BRAGA SANT0S: Symphony No. 2 Crossroads (Ballet)

BRAGA SANTOS Symphony No. 2. Crossroads (Ballet) – Alvaro Cassuto, cond; Bournemouth SO – MARCO POLO 8.225216 (65:23)

This new release nearly completes Marco Polo’s survey of the six symphonies of Joly Braga Santos (1924-1988). My reaction can be summarized in one sentence: If you’ve been following this series, and you enjoyed Braga Santos’s First and Third Symphonies, then you will like No. 2; if you didn’t like the First and Third, then you won’t like this one, and for the same reasons. The only symphony still awaiting release is No. 4, which happens to be my favorite, but it offers no surprises to anyone familiar with its predecessors (Nos. 5 and 6 are more problematical, however, and listeners’ reactions are harder to predict).

The symphonies of Braga Santos are probably Portugal’s most auspicious contribution to the orchestral repertoire: distinctive in style, with real personality and an expressive urgency that is palpable from the first note. I have been relishing each new release as it appears, although certain weaknesses do hold Braga Santos back from membership among the highest-ranking composers of his generation. I’m afraid that these reservations make me the faint-praiser among my Fanfare colleagues. (Paul Snook, in 20:1, called him “a composer of world-class stature,” while Martin Anderson [22:3] wrote, “Braga Santos is a major discovery and his music is utterly thrilling,” and went on to compare him with Vaughan Williams, Walton, and other English composers. I don’t hear anything at all English in this music, and can only attribute Anderson’s remarks to his own personal frame of reference. For me the strongest influence is Respighi, along with some reminiscences of Miklos Rozsa.

Braga Santos’s music falls into two distinct style-periods: the first, up through the mid-1950s, and the second, from the early 1960s on, the two separated by a period of creative silence. He completed his First Symphony when he was 22, and his Fourth when he was 26; that tells you something. They are very similar works. In my review of the Symphony No.1 in 22:3, I wrote, “Most of Braga Santos’s early work is weakened by excessive reliance on simple rhythmic ostinati, overly symmetrical phraseology extended by sequential repetition, and much grandiose rhetoric, and, indeed, that is the case throughout this work. Yet there are also soaring, ardent melodies featuring characteristic harmonic turns that are readily identifiable to the composer even after only limited exposure. The slow movement is probably the most fully realized—and most Italianate—portion of the work, as a wide-interval melody, smoldering with anguish, builds to a climax of operatic grandeur.” Now, after listening to No. 2, I would say the previous comments apply precisely, although No. 1 had three movements, while No. 2 has four, and is a few minutes longer. But the work has the same passionate, driving forward-motion as its predecessor and successor, and with the same post-romantic lyrical thrust. The main theme of the first movement is a bit more angular than its counterparts in the other early symphonies, but its chromaticism is only superficial, as its harmonic foundation is solidly tonal. The slow movement is an elegy of similarly tragic dimension. The scherzo is rather folk-like and simple in concept, while the finale aims toward a transcendently triumphant apotheosis, but with a grandiosity that requires some indulgence from the listener.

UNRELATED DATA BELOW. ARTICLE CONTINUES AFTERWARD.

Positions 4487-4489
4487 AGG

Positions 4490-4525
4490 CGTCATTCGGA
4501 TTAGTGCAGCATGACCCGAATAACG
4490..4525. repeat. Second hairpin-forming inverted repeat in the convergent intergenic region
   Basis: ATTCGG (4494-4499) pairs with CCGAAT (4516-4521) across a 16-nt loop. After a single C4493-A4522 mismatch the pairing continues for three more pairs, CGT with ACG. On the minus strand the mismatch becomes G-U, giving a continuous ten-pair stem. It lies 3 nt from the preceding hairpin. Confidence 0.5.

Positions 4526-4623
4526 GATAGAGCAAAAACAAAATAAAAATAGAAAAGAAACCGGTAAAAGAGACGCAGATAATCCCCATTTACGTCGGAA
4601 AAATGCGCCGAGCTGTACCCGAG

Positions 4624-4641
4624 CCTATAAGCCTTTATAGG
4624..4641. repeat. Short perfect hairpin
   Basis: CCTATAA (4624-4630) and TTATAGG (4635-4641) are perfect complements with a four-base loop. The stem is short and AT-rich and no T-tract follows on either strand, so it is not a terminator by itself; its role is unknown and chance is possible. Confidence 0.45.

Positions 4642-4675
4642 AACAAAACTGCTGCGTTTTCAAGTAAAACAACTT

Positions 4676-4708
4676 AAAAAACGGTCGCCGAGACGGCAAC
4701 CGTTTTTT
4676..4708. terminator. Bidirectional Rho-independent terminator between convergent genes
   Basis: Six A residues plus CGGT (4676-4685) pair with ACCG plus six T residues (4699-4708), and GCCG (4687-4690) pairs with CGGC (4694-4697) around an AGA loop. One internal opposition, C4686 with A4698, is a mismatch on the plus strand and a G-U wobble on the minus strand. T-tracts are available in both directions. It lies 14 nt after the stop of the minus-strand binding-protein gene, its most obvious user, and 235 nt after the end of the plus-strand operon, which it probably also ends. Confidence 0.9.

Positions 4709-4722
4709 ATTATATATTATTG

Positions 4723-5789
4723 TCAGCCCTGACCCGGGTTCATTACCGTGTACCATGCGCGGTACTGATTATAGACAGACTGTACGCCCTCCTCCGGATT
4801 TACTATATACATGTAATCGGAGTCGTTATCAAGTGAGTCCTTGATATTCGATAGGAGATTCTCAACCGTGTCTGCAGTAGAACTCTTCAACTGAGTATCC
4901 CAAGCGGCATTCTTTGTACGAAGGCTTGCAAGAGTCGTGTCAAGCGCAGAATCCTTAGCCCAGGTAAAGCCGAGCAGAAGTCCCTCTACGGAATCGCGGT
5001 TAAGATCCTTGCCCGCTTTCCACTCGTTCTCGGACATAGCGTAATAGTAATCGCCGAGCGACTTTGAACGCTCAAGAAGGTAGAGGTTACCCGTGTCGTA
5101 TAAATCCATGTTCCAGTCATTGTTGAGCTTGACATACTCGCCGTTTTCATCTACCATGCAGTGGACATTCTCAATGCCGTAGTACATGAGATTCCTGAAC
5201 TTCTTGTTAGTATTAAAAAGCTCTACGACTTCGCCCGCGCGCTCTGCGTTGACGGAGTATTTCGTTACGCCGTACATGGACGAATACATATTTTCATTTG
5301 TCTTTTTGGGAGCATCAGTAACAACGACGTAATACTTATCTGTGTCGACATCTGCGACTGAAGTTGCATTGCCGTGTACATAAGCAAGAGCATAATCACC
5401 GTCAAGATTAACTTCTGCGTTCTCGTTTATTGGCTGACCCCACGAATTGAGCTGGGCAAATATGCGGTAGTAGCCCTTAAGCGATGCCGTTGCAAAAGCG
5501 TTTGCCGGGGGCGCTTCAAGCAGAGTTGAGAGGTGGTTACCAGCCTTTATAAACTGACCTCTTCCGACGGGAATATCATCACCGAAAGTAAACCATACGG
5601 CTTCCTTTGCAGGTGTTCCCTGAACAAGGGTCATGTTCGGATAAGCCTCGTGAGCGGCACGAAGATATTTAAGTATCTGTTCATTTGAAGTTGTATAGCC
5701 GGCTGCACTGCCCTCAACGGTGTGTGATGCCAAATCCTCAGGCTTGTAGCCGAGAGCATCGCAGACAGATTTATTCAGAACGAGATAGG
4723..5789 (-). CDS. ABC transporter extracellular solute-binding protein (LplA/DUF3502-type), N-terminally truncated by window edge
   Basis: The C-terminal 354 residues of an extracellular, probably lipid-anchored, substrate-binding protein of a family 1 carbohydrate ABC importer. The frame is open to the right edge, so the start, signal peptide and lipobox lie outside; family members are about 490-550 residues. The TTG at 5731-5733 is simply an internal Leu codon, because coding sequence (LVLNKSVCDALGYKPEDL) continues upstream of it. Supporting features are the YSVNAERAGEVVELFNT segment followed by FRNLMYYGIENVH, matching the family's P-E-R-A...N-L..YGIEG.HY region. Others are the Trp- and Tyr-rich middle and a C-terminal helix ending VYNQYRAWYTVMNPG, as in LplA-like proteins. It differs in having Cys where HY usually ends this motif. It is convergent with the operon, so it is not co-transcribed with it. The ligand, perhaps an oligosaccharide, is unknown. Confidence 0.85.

The ballet suite Crossroads dates from 1967, so one might anticipate a more angular, atonal language. But because it is based on a Portuguese folk-tale set among peasants, Braga Santos adopted a pleasantly tuneful language, not unlike the scherzo of the Second Symphony, although its overall tone is lighter, crisper, and drier than the portentous solemnity characteristic of much of the early symphonic music. I feel confident in predicting that those listeners who enjoy the early symphonies will also enjoy Crossroads.

Conductor Álvaro Cassuto brings the same sympathetic attitude to these works as he did with the two earlier discs, although here he leads the Bournemouth Symphony, a more experienced, cosmopolitan ensemble than the Portuguese Symphony Orchestra featured on the previous releases. Braga Santos continues to strike me as an authentic talent whose music is often irresistible and offers a great deal of pleasure despite its undeniable weaknesses. Whether he ever transcended these deficiencies to produce a true masterpiece I have yet to conclude, as much of his work remains unrecorded. (The yet-to-appear Fourth Symphony is similarly flawed, though it seems more fully realized nevertheless.) However, I am definitely motivated to check out each new release as it comes along, and I suspect that many listeners will be similarly captivated.